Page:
Of course, you have an explanation, but most likely, you do not know. It seems that you know, but in reality, you do not. It is even possible that you are misleading yourself or explaining – this is called rationalization.
In reality, the choice was made by your brain (however, your brain is you), but it did it unnoticed by your consciousness, automatically. And slipped in an explanation
But Why Did The Brain Choose This Way?
At this moment, the marketers reading the article whisper the spell “top-of-mind,” and in Russian – which brands or two or three brands the consumer remembers first when he thinks about the product category. It is believed that the consumer is choosing a top-of-mind brand.
I took the approach of Byron Sharp, professor of marketing at the University of South Australia and author of How Brands Grow. What marketers don’t know. “
He introduces the concept of mental accessibility and claims that it is broader than brand awareness and its aspects – recall, recognition, and top-of-mind.
Mental accessibility characterizes the consumer’s propensity to choose a brand in a buying situation.
It seems to be similar to top-of-mind, but mental accessibility is determined by the consumer’s knowledge of the brand and the established associations. The more there are, the more place the brand takes in a person’s memory, the easier it is for him to extract a brand from there in a purchase situation.
Please note – this is important: “in a buying situation,” not in a “marketing survey situation.” After all, top-of-mind is about research, not buying situations. With an induced answer, since the name of the product category is a hint – during research on the subject of top-of-mind, they name the product category to wait for what brands a person will name. In real life – being in a store in front of a shelf – a person operates not with a product category but with context (situation and tasks) and associations (what he knows, remembers, feels in connection with the brand).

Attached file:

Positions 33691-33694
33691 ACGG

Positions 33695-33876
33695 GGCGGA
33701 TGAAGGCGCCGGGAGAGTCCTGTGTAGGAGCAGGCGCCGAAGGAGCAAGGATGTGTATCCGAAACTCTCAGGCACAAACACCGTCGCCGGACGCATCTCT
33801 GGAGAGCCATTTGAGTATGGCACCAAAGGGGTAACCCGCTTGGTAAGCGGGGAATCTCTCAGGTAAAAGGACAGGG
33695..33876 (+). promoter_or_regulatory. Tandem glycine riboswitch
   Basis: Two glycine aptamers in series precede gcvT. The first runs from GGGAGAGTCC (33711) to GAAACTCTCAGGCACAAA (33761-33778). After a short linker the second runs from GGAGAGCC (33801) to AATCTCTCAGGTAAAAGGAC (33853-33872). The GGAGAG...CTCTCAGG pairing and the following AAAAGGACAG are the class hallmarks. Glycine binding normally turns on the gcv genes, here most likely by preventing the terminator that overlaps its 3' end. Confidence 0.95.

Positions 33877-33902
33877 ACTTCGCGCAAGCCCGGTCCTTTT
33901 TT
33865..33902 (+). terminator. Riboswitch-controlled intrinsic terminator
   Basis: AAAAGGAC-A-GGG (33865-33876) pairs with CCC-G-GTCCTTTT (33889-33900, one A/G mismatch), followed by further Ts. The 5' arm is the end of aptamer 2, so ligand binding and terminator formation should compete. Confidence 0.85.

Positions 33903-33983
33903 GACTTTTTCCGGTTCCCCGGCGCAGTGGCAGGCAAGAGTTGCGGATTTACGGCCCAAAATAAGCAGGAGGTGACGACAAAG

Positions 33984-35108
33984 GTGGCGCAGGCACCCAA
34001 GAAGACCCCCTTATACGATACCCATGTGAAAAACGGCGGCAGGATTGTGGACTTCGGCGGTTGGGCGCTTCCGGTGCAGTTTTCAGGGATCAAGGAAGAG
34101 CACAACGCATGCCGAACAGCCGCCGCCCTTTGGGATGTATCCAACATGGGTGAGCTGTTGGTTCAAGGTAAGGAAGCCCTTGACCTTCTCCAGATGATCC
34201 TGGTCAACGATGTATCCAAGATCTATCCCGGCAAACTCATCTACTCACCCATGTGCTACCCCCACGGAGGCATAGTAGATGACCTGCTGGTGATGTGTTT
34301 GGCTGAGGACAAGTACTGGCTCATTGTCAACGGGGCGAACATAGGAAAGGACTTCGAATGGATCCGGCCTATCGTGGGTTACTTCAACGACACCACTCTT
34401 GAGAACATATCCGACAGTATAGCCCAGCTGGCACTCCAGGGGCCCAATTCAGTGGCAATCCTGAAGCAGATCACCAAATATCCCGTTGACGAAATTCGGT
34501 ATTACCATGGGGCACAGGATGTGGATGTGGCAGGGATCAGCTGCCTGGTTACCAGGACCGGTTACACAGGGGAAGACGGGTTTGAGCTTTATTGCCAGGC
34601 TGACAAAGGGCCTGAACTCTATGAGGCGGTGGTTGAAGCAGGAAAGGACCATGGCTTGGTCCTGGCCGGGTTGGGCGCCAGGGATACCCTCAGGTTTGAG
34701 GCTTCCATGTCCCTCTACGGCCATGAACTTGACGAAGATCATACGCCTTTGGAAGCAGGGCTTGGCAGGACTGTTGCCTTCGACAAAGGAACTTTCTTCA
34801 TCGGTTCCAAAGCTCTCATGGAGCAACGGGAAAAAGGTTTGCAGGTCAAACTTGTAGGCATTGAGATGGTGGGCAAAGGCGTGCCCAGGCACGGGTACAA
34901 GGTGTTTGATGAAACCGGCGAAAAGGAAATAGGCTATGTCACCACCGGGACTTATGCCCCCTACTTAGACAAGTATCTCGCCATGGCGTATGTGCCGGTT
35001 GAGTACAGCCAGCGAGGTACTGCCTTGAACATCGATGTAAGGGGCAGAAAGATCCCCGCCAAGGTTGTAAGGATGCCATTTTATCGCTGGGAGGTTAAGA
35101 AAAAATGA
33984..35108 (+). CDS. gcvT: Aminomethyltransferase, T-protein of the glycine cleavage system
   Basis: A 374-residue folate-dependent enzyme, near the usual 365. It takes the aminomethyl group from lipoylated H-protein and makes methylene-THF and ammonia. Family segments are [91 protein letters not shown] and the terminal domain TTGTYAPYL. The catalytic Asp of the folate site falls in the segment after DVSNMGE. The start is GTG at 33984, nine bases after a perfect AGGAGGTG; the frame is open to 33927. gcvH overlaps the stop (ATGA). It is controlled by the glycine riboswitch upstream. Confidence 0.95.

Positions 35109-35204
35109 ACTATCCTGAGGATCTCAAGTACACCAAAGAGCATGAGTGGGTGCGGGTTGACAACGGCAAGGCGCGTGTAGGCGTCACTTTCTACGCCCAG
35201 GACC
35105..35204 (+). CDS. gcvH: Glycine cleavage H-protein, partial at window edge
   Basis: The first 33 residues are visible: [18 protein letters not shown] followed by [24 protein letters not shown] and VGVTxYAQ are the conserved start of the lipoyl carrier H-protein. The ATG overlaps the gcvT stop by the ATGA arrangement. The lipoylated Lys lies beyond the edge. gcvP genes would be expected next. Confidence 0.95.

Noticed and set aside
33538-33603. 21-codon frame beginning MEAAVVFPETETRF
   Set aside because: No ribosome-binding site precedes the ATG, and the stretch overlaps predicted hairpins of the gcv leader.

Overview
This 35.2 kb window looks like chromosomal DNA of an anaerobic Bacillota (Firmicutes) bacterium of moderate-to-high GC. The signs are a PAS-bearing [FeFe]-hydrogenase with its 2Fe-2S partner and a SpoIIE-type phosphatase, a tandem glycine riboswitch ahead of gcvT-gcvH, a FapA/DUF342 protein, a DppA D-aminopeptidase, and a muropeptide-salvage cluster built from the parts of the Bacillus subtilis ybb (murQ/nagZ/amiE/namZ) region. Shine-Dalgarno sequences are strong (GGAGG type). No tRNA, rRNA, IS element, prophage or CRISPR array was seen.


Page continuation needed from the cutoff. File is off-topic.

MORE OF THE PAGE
The more various associations in the consumer’s head are associated with a specific brand, the higher the mental accessibility, the more likely the consumer will choose this particular brand.
Thus, the likelihood of a purchase depends not only and not so much on brand awareness, but on mental accessibility – in other words, how easily a brand appears in a person’s head as a preferred choice in a situation when he needs to make such a choice. In this case, the choice is determined by the context and the existing associations.
We do not choose unfamiliar brands. But we don’t choose a brand just because we know it.
Moreover, even the “more realistic” experiment with banks above is also far from reality. In a shopping situation, you will not be choosing between the brands that were slipped to you in the survey.
Everyone will have their own set of preferred (mentally accessible) brands:
Everything is even more complicated. After all, not only the product category (“bank”) is important, but also the context (“why do I need a bank in this situation”), and the context can be different:
- A bank to transfer money to anyone.
- Small business bank.
- Bank for credit cards.
- Bank for cash withdrawal anywhere.
- Bank for the deposit.
- Bank for maximum safety of money.
- Bank for a mortgage. Etc.
As a result, everyone has their associations, and the choices in each situation will also be different. And, most likely, it will be different for different contexts from one person. But this choice does not depend on recognition – it is already the highest in the consumer segment (among us).
With this approach, it becomes quite obvious why advertising for Coca-Cola and other well-known brands. They continue to be actively advertised, despite the highest and simultaneously the same levels of awareness among the target audience.
Also Read: How We Attracted 37 Thousand People From Social Networks To Offline Stores In 4 Months. Case “Rainbow Smiles”